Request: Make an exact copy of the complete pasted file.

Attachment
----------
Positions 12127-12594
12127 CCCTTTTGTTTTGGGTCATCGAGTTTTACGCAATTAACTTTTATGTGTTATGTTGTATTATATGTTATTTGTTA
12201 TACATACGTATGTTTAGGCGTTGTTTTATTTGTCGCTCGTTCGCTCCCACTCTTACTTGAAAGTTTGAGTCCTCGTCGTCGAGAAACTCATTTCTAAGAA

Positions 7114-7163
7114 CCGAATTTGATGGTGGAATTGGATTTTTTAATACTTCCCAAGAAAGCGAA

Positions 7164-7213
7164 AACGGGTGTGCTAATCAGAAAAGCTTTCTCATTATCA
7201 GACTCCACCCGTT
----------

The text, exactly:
Positions 12127-12594
12127 CCCTTTTGTTTTGGGTCATCGAGTTTTACGCAATTAACTTTTATGTGTTATGTTGTATTATATGTTATTTGTTA
12201 TACATACGTATGTTTAGGCGTTGTTTTATTTGTCGCTCGTTCGCTCCCACTCTTACTTGAAAGTTTGAGTCCTCGTCGTCGAGAAACTCATTTCTAAGAA

Positions 7114-7163
7114 CCGAATTTGATGGTGGAATTGGATTTTTTAATACTTCCCAAGAAAGCGAA

Positions 7164-7213
7164 AACGGGTGTGCTAATCAGAAAAGCTTTCTCATTATCA
7201 GACTCCACCCGTT